Update item information
Title UPA A Century Later
Subject Newspapers; Newspaper publishing; Journalism
Creator Utah Press Association
Publisher Utah Press Association
Contributors Cornwell, J. M.
Date 1996
Type Text
Format application/pdf
Identifier PN4844.U8 U8 1996
Source Original Book: UPN A Century Later
Language eng
Rights Management Digital image copyright 2005, University of Utah. All rights reserved.
Holding Institution University of Utah
Source Physical Dimensions 14 cm x 21.5 cm
Metadata Cataloger Kelly Taylor
ARK ark:/87278/s6319w0z
Setname uu_upa
Date Created 2005-05-10
Date Modified 2005-05-10
ID 416710
Reference URL

Page Metadata

Title Page511
Description THE UTAH NEWSPAPER HALL OF FAME area weekly -- is the exception to the rule in a business still dominated by men. During the twenty-five years Rula J. Fuellenbach was publisher of the Richfield Reaper, she added many more exceptions to the rules of newspaper publishing --and to those of business woman, civic leader, church member and mother, as well. Born June 24, 1894, in Mapleton, Utah County, Rula J. as a child moved with her parents, William W. and Harriett T. Johnson, to Eureka, Juab County, where she attended public schools and graduated from Tintic High School. Rula married Joseph J. Fuellenbach, an accountant in Eureka and their married life began in that then-prosperous mining community which is today but a shell of its one-time business importance. Her husband later accepted an accounting position in California and it was then a curious chain of circumstance led the Fuellenbach family back to Utah. The Richfield Reaper was published at that time by Joseph L. Asbury, who wanted to sell and move elsewhere. Joseph J. Fuellenbach had a long-standing urge to write - and was quite capable in that vein. Rula's brother, Reed, operated a theatre in Richfield, and was a friend of Asbury. Understanding the situation, one can readily realize how Fate led the Fuellenbachs to Richfield and to ownership of the Reaper. Unfortunately, that same Fate brought death to Joseph Fuellenbach only nine months later and in 1935, Rula suddenly became editor and publisher of a weekly newspaper. It was a position for which she'd not been trained and one she hadn't sought. She had some business ability, but little practical experience. In one fell swoop, a contented housewife and mother of four became a businesswoman, publisher and widow. 511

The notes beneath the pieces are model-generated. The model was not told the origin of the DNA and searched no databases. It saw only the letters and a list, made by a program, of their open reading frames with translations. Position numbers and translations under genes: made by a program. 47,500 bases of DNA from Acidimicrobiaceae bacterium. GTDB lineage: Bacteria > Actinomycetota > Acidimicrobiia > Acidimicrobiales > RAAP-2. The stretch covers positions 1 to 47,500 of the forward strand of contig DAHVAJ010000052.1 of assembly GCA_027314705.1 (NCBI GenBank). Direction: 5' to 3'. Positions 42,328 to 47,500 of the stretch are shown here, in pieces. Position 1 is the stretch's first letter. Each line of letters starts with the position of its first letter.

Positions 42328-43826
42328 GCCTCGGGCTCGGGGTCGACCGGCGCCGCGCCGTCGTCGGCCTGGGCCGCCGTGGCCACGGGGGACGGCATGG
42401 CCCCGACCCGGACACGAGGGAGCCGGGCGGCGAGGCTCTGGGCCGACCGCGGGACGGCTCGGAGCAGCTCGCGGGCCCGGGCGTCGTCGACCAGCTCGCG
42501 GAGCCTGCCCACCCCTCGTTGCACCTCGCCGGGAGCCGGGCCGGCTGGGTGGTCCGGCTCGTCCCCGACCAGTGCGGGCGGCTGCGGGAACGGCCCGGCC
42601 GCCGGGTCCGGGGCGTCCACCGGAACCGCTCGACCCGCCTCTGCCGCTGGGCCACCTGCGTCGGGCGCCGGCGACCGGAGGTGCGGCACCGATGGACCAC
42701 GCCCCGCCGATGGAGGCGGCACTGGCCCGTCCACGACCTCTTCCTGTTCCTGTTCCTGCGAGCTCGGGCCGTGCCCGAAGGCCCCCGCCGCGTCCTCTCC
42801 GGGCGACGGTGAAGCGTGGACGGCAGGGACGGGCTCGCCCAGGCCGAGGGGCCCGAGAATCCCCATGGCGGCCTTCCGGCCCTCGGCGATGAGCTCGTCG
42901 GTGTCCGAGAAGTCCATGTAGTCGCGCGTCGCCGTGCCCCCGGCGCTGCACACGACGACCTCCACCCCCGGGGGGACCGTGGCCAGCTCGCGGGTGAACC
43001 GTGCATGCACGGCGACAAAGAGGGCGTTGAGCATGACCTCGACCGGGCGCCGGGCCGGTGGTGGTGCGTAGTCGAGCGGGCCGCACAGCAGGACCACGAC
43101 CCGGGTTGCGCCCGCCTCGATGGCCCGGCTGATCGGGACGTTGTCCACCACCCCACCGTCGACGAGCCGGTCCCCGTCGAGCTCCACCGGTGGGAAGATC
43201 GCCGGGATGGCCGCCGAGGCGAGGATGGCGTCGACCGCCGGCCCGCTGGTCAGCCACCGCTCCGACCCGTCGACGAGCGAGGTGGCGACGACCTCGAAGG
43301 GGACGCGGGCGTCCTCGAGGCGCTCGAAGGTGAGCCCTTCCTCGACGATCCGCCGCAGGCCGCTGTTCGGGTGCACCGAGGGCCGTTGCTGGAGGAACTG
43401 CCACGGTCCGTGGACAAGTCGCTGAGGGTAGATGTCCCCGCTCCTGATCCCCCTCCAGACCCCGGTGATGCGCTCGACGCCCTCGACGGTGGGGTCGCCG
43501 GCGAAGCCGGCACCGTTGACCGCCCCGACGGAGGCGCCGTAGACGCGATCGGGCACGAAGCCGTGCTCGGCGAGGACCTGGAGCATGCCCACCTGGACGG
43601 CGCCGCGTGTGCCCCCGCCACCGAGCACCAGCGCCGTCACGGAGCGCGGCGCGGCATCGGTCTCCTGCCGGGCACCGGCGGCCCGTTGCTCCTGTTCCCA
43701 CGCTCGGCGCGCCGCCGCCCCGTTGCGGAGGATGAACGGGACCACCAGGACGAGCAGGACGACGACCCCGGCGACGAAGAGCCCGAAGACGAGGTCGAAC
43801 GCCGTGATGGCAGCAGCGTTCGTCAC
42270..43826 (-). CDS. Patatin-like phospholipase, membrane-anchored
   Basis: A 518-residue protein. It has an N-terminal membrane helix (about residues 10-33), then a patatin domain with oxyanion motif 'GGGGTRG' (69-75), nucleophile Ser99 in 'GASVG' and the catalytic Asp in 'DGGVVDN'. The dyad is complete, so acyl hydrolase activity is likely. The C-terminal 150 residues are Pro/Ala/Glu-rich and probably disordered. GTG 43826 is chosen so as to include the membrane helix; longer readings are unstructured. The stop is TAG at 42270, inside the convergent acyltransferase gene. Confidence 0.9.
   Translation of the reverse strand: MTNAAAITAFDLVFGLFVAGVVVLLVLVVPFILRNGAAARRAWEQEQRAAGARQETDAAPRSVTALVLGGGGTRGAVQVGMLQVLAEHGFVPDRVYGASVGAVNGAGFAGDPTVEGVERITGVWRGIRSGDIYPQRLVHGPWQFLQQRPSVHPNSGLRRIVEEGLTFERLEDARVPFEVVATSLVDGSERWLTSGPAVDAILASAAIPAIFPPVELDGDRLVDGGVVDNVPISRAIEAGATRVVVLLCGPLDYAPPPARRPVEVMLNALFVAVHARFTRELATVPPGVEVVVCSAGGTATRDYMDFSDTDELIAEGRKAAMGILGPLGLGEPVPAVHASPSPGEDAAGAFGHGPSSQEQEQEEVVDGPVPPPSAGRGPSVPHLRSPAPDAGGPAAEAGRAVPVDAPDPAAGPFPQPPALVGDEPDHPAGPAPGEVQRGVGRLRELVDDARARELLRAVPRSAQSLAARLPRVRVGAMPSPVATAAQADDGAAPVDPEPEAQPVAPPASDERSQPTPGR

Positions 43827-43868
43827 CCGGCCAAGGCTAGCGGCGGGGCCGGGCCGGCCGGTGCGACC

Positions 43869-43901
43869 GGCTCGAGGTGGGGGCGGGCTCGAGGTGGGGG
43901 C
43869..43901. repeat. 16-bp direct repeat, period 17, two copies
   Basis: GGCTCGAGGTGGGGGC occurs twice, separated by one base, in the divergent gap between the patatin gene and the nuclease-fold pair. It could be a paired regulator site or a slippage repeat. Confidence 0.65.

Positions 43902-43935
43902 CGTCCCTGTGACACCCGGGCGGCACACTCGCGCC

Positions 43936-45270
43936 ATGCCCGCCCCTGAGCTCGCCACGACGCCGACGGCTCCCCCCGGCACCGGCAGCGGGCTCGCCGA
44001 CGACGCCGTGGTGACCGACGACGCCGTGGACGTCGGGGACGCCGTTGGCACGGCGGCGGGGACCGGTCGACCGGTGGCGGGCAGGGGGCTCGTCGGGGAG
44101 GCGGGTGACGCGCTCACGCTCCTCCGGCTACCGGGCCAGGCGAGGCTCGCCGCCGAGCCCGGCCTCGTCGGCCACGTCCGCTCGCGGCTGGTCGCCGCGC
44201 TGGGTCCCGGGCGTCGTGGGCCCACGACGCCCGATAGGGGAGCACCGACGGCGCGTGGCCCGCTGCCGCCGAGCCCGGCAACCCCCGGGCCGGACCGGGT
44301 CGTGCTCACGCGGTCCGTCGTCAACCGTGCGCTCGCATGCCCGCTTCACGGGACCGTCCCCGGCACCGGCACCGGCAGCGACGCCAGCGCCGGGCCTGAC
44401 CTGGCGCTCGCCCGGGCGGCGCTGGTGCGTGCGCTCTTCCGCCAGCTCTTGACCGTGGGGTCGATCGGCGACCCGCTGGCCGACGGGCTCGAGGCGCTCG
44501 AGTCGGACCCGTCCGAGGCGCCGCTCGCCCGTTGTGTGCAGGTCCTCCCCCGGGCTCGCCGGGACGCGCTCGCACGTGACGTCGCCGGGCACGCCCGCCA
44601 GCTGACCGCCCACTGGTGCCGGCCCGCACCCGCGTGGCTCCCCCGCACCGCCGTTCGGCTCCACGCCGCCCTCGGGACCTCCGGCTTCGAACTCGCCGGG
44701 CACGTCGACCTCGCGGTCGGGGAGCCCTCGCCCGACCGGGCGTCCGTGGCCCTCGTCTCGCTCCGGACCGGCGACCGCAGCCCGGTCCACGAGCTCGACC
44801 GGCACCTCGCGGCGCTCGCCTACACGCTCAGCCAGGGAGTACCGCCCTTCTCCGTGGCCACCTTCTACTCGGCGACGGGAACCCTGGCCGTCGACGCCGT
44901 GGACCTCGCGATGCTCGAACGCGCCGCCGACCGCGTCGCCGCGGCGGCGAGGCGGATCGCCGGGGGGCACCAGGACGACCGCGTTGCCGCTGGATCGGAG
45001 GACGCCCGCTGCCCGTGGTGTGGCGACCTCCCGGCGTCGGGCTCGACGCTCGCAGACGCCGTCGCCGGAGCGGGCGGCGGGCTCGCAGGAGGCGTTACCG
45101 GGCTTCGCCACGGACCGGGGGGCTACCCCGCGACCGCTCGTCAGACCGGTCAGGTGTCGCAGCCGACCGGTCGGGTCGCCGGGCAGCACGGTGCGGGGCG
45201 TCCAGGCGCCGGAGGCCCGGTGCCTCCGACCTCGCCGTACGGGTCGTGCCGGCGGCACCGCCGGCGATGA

Format application/pdf
Identifier 517-UPA_Page511.jpg
Source Original Book: UPA A Century Later
Setname uu_upa
Date Created 2005-05-10
Date Modified 2021-05-06
ID 416522
Reference URL